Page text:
One Eurovision veteran. One industry veteran. The seasoned stars of their respective contests, both Bonnie and Niamh proved you don’t have to work a minidress to make a splash on the Eurovision stage.
Niamh’s delivery was about showcasing her formidable vocal and the virtues of ‘It’s For You.’ Skilfully crafted, emotively sung and with a message that seemed to echo her mission for the Emerald Isle, it was a lovely tune that deserved a lot better than it received on the night in Oslo. Indeed, you have to have a lot of respect for any performer that takes to the Eurovision stage in this century and relies upon the power of their voice and the strength of their song alone to propel them up the scoreboard. Though they didn’t set the scoreboard alight, finishing 19th and 23rd respectively, both delivered polished songs that didn’t resort to gimmicks and relied upon class and performance to win points.
Bonnie’s performance of ‘Believe In Me’ is a different tack altogether. Deprived of her quintessentially rockiness, Bonnie’s soft-country approach calls for an appeal. Commanding the stage in a racy black number, Bonnie has to demonstrate her alpha female status and demand that the UK puts her faith in her. She will not finish in last place, and she won’t be another Engelbert. She’s got two decades on the man, Grammy nominations under her belt and a song that has a little more to it than a subtle guitar. You have to bear in mind here that for the UK, making the Top 20 these days is a result, and one to at least tentatively praise. The platform at the end of the performance is one of my favourite moments from Malmö: dang it she actually used and owned that podium. And who could fail to love her squeal of adrenalin at the end?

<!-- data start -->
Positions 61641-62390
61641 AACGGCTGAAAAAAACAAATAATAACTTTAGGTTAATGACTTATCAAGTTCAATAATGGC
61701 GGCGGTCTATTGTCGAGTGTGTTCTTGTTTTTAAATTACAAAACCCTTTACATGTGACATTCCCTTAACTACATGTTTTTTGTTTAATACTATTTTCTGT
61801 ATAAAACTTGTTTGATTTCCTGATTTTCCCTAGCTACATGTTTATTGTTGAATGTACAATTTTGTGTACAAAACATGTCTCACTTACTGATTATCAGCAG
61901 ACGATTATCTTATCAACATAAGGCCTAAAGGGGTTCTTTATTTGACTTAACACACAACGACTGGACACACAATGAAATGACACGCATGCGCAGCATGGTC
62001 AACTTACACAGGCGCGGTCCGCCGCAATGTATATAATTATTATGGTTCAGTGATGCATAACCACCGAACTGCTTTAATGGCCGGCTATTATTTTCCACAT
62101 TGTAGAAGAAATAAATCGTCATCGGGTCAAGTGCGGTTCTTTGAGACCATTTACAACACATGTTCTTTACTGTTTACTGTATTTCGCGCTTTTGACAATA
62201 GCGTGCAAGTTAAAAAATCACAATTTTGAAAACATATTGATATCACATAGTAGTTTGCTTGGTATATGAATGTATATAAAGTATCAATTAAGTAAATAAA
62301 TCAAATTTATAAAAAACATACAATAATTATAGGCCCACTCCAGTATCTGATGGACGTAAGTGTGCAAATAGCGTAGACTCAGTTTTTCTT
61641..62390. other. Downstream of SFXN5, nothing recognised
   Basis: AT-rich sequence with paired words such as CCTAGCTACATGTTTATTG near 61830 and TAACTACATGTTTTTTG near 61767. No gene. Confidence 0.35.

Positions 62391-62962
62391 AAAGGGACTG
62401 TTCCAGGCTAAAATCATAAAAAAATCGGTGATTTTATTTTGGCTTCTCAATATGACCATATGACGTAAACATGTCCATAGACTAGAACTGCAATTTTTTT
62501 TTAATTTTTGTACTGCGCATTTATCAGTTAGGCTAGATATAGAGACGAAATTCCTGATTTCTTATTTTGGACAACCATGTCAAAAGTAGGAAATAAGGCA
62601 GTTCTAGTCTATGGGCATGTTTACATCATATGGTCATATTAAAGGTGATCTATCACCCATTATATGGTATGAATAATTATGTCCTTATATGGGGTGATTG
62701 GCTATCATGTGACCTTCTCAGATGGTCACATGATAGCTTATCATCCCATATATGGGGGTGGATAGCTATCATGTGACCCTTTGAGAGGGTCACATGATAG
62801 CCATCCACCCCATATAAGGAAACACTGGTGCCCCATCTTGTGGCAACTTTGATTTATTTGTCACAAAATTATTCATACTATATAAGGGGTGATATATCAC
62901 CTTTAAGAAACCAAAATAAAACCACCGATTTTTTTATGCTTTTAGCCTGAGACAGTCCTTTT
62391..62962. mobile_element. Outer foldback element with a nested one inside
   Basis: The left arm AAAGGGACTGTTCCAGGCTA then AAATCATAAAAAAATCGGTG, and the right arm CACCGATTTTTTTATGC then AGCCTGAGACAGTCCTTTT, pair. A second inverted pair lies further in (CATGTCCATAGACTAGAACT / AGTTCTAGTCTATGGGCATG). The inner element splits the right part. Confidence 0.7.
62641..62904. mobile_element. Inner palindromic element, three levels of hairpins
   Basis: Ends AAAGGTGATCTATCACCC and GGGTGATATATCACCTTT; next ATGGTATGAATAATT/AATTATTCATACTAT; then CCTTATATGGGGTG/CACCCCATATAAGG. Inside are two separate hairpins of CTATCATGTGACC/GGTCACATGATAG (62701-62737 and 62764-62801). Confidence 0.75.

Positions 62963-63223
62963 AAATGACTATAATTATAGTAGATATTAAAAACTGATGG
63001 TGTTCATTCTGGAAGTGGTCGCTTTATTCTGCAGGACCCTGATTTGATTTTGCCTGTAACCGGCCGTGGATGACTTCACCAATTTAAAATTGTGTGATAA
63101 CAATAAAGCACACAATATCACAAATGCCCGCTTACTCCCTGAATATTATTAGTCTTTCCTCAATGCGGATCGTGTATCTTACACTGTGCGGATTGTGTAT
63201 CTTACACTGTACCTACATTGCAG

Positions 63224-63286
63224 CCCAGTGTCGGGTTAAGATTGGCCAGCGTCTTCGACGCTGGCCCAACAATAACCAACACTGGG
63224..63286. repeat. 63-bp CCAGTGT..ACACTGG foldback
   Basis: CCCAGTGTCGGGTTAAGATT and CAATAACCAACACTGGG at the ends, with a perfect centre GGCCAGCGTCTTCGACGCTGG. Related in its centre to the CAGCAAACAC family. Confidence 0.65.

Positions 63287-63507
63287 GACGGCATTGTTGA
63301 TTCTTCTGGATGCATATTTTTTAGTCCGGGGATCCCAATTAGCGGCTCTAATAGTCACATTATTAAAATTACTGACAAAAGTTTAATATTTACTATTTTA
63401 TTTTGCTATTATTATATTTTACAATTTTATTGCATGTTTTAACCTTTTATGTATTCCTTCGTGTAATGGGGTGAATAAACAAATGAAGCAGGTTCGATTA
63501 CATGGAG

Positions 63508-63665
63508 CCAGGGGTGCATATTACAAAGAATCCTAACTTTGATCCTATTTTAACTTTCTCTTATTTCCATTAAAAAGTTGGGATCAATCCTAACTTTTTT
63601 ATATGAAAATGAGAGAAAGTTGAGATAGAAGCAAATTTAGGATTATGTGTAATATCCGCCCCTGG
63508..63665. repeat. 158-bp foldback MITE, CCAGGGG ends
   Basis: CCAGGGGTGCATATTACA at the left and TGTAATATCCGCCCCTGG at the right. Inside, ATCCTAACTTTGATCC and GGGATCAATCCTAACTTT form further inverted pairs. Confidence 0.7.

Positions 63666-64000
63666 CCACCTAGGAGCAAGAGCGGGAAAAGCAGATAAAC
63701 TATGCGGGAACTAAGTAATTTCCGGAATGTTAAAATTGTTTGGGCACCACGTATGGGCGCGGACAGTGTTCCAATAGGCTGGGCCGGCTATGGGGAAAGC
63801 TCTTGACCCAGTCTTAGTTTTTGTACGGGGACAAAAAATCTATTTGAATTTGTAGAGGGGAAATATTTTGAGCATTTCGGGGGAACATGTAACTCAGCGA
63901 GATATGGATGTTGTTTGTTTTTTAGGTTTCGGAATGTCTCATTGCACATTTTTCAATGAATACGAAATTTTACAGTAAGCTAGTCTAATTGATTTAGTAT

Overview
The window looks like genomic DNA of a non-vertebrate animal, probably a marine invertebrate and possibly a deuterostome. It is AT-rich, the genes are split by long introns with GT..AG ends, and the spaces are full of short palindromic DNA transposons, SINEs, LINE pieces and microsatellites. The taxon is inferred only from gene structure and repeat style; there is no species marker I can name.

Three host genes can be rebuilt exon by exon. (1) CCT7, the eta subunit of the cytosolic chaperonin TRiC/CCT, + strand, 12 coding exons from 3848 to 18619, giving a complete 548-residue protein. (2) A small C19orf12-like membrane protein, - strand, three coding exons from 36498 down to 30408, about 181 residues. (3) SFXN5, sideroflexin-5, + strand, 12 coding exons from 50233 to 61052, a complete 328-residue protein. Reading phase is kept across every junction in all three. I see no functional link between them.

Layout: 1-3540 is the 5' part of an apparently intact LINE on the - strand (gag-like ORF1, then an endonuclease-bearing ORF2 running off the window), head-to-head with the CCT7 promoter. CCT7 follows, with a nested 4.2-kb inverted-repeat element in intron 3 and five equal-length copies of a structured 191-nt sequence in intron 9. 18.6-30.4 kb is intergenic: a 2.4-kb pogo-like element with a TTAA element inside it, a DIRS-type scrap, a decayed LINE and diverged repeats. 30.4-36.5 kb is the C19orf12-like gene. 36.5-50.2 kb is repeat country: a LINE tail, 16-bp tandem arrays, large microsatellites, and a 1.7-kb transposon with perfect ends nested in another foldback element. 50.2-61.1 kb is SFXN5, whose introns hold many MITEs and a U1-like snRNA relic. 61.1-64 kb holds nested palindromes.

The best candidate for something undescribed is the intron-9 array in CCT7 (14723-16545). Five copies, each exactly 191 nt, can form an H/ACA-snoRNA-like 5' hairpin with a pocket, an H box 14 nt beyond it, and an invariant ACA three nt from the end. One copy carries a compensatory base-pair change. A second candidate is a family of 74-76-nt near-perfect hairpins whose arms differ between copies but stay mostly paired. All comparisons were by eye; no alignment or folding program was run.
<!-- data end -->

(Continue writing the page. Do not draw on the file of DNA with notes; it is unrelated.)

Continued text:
Vocally there’s not much in it. Bonnie manages to hit the long-notes and rise above her powerful backing vocal, while Niamh takes a more central position for delivery of the song, but is let down by some bum notes at the start of her performance. Both build in strength once they get into their rhythm. For Tyler, she’s at her strongest when strolling along the stage in command – audience participation is the key for her. Niamh has a flair of cabaret about her – the big notes and the bridge are where she’s really going to shine.
This is a death match folks and you have to be harsh. For Niamh to win she needed flawless vocal delivery on her side, and it wasn’t there all the time. Bonnie’s was about asserting her credentials. She didn’t win in Malmö, but did any of us expect her to? Her intention in Eurovision was to show she still had it. And judging by the gusto with which she attacked that stage, Bonnie’s got a few years left in her yet. Sorry Niamh, it’s curtains for you.
What do you all think? Did Niamh knock Bonnie out of the vocal park? Did Bonnie’s husky vocal put the former champion Kavanagh on the back foot? Comments below!